Beyond Guernica and the Guggenheim: Art and Politics from a Comparative Perspective, edited by Zoe Bray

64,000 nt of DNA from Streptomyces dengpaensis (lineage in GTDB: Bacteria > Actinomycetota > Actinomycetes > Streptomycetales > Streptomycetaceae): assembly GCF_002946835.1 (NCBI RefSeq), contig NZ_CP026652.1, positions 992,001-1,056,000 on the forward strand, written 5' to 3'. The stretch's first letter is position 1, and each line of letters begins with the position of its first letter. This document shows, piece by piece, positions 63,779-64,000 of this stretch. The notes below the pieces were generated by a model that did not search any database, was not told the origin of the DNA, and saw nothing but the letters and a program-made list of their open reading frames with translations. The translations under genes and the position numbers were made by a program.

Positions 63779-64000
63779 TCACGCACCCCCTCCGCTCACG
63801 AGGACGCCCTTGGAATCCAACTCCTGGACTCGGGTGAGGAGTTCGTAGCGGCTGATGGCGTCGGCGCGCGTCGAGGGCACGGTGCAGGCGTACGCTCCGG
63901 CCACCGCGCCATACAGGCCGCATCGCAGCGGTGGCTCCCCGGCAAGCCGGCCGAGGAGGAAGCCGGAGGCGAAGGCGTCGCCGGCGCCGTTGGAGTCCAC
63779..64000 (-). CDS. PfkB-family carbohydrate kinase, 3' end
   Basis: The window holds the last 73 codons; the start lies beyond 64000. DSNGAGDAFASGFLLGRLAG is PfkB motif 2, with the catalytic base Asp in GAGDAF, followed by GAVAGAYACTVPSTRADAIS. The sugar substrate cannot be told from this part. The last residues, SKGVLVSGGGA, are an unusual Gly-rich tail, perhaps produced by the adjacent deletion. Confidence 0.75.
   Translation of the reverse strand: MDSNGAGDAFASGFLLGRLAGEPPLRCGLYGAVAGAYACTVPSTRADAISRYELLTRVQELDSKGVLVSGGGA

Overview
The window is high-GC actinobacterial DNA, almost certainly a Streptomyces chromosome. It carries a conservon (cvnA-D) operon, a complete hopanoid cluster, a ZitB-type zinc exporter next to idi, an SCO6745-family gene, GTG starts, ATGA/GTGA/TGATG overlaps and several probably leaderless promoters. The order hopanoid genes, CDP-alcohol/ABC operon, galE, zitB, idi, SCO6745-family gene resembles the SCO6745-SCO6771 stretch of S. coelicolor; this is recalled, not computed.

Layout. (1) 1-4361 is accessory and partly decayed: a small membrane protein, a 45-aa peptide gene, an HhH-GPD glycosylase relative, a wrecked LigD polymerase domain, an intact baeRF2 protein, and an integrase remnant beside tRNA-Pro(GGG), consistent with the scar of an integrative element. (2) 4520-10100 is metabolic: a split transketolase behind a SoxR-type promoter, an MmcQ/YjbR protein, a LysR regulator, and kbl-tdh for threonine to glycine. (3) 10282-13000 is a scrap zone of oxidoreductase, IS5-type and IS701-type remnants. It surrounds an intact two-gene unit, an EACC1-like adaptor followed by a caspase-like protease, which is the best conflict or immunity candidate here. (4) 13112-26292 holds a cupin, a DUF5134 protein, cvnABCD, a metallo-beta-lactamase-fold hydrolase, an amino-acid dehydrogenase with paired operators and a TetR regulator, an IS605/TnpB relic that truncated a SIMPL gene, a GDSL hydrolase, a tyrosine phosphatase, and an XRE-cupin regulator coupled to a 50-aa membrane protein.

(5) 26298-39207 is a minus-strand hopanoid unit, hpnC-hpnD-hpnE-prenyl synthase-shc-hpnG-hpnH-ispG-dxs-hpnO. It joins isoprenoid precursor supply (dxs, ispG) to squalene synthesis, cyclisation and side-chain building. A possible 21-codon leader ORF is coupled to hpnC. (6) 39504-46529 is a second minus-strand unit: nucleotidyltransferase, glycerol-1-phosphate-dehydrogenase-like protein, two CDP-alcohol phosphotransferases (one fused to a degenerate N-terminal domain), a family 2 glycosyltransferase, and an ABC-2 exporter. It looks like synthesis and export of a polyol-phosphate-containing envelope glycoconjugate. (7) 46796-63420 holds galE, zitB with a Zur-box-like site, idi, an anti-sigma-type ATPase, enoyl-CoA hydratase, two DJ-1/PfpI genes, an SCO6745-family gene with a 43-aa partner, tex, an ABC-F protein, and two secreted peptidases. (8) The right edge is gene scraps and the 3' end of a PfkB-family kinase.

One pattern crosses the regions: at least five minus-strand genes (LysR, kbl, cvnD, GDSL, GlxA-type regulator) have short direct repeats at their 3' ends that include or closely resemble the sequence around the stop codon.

This book brings together experts from different fields of study, including sociology, anthropology, art history and art criticism to share their research and direct experience on the topic of art and politics. How art and politics relate with each other can be studied from numerous perspectives and standpoints. The book is structured according to three main themes: Part 1, on Valuing Art, broadly concerns the question of who, how and what value is given to art, and how this may change over time and circumstance, depending on the social and political situation and motivation of different interest groups. Part 2, on Artistic Political Engagement, reflects on another dimension of art and politics, that of how artists may be intentionally engaged with politics, either via their social and political status and/or through the kind of art they produce and how they frame it in terms of meaning. Part 3, on Exhibitions and Curating, focuses on yet another aspect of the relationship between art and politics: what gets exhibited, why, how, and with what political significance or consequence. A main focus is on the politics of art in the Basque Country, complemented by case studies and reflections from other parts of the world, both in the past and today. This book is unique by gathering a rich variety of different viewpoints and experiences, with artists, curators, art historians, sociologists and anthropologists talking to each other with sometimes quite different epistemological bases and methodological approaches.